When millions of gallons of water erupted in mid-September from a ruptured 72-inch water main flooding dozens of Dundalk homes, Baltimore County Executive Jim Smith got help quickly from state and local officials all over Central Maryland.

"You need everybody in these situations," he said Tuesday, standing between large utility vehicles in a Howard County public works yard with county executives Ken Ulman, Anne Arundel's John R. Leopold, and Harford's David Craig.

With a written agreement among the four county executives who represent about a quarter of Maryland's population, help will be automatic and fast when water or wastewater pipes fail. Best of all, the agreement costs the participants nothing.

The initiative is called MD WARN, which stands for Maryland Water Agency Response Network, and it's part of a national effort to lay the legal and logistical groundwork ahead of any disaster, whether it is the failure of one water pipe or a Katrina-sized hurricane.

"All the legal issues are put in place," said Steve Gerwin, Howard's chief of utilities. "Now, instead of sharing resources and holding your breath, everything is in place." Problems of liability if equipment is lost or damaged, for example, will be resolved according to clear methods arranged in advance.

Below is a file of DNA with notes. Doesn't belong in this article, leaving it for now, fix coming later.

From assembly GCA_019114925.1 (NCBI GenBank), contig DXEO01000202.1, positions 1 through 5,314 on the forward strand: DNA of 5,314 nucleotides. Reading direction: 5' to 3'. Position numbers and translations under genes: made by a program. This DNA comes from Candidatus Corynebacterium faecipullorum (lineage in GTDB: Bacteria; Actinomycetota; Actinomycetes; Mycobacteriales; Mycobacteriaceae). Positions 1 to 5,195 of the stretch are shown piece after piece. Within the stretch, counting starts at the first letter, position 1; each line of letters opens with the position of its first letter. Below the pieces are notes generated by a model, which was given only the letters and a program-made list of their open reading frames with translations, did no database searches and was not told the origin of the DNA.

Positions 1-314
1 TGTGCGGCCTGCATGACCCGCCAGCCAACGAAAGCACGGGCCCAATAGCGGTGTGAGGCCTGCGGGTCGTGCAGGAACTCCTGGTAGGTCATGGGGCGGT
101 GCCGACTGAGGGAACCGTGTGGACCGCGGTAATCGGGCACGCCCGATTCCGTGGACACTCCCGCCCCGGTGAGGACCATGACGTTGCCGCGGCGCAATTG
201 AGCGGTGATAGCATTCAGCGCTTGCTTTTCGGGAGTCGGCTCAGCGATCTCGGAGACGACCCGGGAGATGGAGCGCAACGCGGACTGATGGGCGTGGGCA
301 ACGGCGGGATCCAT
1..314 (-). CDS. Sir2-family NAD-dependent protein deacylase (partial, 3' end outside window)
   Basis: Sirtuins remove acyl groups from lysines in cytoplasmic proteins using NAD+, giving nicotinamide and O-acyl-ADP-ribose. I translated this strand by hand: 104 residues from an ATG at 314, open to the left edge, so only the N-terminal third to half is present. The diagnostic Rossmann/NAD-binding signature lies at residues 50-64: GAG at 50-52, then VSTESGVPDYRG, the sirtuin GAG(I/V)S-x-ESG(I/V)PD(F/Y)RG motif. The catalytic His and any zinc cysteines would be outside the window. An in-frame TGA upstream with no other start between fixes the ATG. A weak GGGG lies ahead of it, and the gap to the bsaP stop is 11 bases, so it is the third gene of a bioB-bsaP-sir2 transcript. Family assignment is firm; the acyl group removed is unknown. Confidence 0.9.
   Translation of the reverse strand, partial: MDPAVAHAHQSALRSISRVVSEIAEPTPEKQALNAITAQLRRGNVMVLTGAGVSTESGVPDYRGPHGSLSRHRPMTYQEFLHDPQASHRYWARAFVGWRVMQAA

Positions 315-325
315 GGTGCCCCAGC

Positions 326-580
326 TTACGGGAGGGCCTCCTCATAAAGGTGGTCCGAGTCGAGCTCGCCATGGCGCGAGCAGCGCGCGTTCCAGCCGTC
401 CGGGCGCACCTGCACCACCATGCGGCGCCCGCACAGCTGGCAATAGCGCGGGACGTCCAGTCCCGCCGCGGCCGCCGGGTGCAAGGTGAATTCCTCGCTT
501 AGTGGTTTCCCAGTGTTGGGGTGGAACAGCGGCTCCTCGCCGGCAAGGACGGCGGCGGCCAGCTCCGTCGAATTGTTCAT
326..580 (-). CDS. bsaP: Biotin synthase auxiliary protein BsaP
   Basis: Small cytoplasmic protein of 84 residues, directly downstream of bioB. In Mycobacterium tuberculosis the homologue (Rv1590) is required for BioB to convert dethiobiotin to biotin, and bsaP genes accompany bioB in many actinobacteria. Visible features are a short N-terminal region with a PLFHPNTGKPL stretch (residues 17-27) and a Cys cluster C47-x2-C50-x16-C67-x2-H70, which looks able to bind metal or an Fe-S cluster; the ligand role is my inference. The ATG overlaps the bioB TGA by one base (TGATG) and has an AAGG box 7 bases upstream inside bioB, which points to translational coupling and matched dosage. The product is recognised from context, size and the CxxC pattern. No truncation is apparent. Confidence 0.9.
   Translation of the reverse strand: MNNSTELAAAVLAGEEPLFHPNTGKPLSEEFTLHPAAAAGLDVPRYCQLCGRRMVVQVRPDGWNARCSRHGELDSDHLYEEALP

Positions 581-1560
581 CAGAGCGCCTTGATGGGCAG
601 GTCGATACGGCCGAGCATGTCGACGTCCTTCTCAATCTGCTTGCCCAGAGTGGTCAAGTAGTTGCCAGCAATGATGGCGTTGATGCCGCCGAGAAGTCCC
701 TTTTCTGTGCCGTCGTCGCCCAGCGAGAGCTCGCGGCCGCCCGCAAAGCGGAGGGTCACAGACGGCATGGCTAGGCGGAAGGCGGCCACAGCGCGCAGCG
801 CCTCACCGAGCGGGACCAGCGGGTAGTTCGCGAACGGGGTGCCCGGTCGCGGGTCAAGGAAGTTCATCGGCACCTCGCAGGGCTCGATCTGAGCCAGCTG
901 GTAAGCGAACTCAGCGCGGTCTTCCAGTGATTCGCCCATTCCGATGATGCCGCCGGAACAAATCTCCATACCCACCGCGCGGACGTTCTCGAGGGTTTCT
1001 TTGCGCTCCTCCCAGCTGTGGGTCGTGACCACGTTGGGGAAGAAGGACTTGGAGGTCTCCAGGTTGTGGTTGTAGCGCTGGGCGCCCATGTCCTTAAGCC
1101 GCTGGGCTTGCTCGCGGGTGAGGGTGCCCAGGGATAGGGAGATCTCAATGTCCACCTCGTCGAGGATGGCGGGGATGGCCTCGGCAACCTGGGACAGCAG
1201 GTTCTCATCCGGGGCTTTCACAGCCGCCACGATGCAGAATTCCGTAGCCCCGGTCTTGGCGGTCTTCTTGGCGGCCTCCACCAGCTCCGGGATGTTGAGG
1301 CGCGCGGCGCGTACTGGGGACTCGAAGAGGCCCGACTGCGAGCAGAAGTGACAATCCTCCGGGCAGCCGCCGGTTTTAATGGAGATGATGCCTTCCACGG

"There's a lot of talk about regionalism, but this puts regionalism on the map," said Leopold. Craig pointed out that the agreement also covers the towns of Aberdeen, Bel Air and Havre de Grace in his county.

James Irvin, Howard's public works director, explained that his utility workers have developed some specialized expertise in manually inspecting suspect sewer pipes before they break - a skill used to help Baltimore County after the Dundalk disaster. That expertise stemmed from the earlier failure of a major water main in southwestern Baltimore County that moves water into Howard. Baltimore City owns the metropolitan water system, but counties help maintain it.

David Ball III, 45, a 16-year utility worker in Howard County, said he is one of the people who go into the pipes to repair or inspect them, and he heartily approved of the agreement. Often, Howard has fewer problems than neighboring Baltimore County, he said.

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